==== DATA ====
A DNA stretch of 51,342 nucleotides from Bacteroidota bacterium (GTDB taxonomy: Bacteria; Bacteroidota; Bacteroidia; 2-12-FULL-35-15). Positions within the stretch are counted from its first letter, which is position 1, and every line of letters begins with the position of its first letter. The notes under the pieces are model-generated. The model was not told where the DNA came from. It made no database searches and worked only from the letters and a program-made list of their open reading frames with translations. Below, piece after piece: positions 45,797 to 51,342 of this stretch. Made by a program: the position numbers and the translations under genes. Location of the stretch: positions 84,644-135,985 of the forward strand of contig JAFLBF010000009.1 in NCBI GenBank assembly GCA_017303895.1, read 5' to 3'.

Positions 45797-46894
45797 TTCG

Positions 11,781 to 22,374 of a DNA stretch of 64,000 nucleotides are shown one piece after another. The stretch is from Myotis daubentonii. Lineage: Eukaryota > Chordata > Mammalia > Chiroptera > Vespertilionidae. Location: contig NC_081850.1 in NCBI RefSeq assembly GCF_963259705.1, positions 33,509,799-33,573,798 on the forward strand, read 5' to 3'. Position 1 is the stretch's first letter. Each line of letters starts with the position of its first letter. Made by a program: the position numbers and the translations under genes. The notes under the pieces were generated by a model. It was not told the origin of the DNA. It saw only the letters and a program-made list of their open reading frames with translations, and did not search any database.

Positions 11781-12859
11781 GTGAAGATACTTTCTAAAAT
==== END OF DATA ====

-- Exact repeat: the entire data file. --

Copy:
A DNA stretch of 51,342 nucleotides from Bacteroidota bacterium (GTDB taxonomy: Bacteria; Bacteroidota; Bacteroidia; 2-12-FULL-35-15). Positions within the stretch are counted from its first letter, which is position 1, and every line of letters begins with the position of its first letter. The notes under the pieces are model-generated. The model was not told where the DNA came from. It made no database searches and worked only from the letters and a program-made list of their open reading frames with translations. Below, piece after piece: positions 45,797 to 51,342 of this stretch. Made by a program: the position numbers and the translations under genes. Location of the stretch: positions 84,644-135,985 of the forward strand of contig JAFLBF010000009.1 in NCBI GenBank assembly GCA_017303895.1, read 5' to 3'.

Positions 45797-46894
45797 TTCG

Positions 11,781 to 22,374 of a DNA stretch of 64,000 nucleotides are shown one piece after another. The stretch is from Myotis daubentonii. Lineage: Eukaryota > Chordata > Mammalia > Chiroptera > Vespertilionidae. Location: contig NC_081850.1 in NCBI RefSeq assembly GCF_963259705.1, positions 33,509,799-33,573,798 on the forward strand, read 5' to 3'. Position 1 is the stretch's first letter. Each line of letters starts with the position of its first letter. Made by a program: the position numbers and the translations under genes. The notes under the pieces were generated by a model. It was not told the origin of the DNA. It saw only the letters and a program-made list of their open reading frames with translations, and did not search any database.

Positions 11781-12859
11781 GTGAAGATACTTTCTAAAAT